SAN FRANCISCO (KCBS) – One of the sailors who survived the crash of a racing yacht earlier this month off the Farallon Islands has given his first full account about what happened aboard the Low Speed Chase.
Bryan Chong and two other crew members survived and were rescued, but five out of the eight sailors vanished overboard when a large wave hit the racing yacht as it rounded the islands. Only one body was recovered.
Chong has written a nearly 4000-word account of the race, the wave that knocked him and his crew into the water and his subsequent rescue. The harrowing account, titled ‘A Letter to the Community,’ was provided to four sailing publications: Sailing Anarchy, Seahorse, Latitude38 and Scuttlebutt as well as two North Bay newspapers.
Chong said he chose the sailing publications “because they’re of a kindred spirit and were the favorites amongst the crew of Low Speed Chase and those who already know the answer to the question, ‘Why would you sail in the ocean on a windy day with big swells?'”
In Chong’s full account of the tragedy, he described the moments just after the rogue wave tossed him and other crew members overboard just off the Farallones:
The best way to describe the water in the break zone is a washing machine filled with boulders. You don’t really swim. The water took me where it wanted to take me, and when I was finally able to climb from the surf onto low rocks I heard Nick shouting from the distance for me to get to higher ground. Together we located Jay further down the shoreline. He was out of the surf but trapped on a rock surrounded by cliffs. From what we could see, nobody else had been able to climb to safety.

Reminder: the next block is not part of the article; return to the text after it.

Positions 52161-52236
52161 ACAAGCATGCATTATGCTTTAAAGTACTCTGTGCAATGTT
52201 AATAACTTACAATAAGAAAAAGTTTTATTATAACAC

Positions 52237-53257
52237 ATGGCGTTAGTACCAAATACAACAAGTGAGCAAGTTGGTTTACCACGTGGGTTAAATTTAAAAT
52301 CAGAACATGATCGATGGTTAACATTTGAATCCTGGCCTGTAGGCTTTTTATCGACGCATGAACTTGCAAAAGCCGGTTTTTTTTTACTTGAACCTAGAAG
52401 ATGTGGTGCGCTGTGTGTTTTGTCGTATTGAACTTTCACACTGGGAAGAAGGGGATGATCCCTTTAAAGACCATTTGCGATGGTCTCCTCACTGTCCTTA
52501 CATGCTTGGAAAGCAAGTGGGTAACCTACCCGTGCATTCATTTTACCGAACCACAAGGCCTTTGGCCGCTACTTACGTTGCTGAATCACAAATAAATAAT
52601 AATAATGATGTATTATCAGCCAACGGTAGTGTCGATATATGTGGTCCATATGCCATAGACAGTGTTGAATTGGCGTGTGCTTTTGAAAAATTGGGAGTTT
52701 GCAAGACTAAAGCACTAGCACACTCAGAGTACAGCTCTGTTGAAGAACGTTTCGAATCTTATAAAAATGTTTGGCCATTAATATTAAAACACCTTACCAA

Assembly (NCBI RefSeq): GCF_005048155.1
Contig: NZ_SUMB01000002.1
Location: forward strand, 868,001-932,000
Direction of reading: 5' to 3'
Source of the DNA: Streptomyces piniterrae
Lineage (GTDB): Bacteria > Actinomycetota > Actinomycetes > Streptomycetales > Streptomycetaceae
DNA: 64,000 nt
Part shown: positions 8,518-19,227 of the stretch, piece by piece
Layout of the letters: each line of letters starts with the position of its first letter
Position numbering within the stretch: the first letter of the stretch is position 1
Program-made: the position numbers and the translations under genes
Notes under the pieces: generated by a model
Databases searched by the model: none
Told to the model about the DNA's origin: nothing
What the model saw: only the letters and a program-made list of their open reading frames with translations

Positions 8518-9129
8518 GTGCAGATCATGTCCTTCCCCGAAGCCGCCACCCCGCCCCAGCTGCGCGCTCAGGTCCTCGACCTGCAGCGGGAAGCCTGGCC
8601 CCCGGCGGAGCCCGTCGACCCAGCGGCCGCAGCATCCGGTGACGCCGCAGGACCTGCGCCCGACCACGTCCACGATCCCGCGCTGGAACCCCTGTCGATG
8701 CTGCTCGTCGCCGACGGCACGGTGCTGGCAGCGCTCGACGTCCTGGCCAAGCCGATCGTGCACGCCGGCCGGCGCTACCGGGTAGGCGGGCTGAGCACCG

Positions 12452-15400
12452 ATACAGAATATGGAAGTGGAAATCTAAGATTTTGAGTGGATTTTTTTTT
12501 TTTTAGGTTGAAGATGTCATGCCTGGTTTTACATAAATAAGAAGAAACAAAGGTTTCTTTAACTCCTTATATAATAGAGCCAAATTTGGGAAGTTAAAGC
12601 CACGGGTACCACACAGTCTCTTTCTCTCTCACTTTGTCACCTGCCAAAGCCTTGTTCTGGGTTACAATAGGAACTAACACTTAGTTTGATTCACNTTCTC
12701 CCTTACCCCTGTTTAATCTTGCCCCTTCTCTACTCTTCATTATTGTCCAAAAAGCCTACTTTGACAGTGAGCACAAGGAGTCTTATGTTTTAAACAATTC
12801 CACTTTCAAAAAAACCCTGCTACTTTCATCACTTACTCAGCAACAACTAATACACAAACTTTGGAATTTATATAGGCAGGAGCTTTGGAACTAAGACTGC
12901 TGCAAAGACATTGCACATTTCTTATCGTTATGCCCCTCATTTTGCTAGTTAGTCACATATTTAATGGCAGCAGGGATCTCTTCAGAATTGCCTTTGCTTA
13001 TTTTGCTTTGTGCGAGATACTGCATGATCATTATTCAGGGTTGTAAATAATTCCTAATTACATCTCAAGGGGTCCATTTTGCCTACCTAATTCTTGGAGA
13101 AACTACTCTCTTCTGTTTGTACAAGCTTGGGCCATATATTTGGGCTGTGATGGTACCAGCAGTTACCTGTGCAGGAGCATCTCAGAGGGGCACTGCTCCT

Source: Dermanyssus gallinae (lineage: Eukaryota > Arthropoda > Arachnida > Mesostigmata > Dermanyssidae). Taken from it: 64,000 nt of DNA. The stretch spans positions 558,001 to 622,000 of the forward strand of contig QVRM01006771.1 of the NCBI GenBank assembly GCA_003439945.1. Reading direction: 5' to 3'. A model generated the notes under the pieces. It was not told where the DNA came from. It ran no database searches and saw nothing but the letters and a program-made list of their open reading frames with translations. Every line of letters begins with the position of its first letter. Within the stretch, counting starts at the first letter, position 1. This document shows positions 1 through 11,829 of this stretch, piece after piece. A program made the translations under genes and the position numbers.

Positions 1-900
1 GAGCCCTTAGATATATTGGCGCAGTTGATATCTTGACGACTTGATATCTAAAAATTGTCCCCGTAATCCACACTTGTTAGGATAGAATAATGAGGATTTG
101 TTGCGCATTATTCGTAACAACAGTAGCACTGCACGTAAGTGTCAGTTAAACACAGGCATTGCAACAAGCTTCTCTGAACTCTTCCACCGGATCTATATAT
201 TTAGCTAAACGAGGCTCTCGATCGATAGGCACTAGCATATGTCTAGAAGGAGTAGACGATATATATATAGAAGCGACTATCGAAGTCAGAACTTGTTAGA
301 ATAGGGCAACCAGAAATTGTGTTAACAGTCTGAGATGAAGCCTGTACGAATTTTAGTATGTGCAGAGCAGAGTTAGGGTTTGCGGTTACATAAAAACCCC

“Obviously it was something beyond the scale that the boat or crew could do anything about; at that point the boat was a toy on the ocean,” said John Arndt, editor of ‘Latitude 38.’
“It sounds like the whole day was really one more great yacht race that they were all enjoying, up until that tragic moment,” said Arndt.
KCBS’ Larry Chiaroni Reports:
Chong described a massive wave sweeping over the boat taking the five crew members overboard, shredding sails , snapping the mast, and washing all the flotation devices away. Arndt said that the tragedy has sparked plenty of talk about when to use safety tethers.
“I’m not sure tethers would have necessarily saved anybody, but that could be debated,” said Arndt.
San Francisco Police investigated the accident and found no evidence of criminal negligence.
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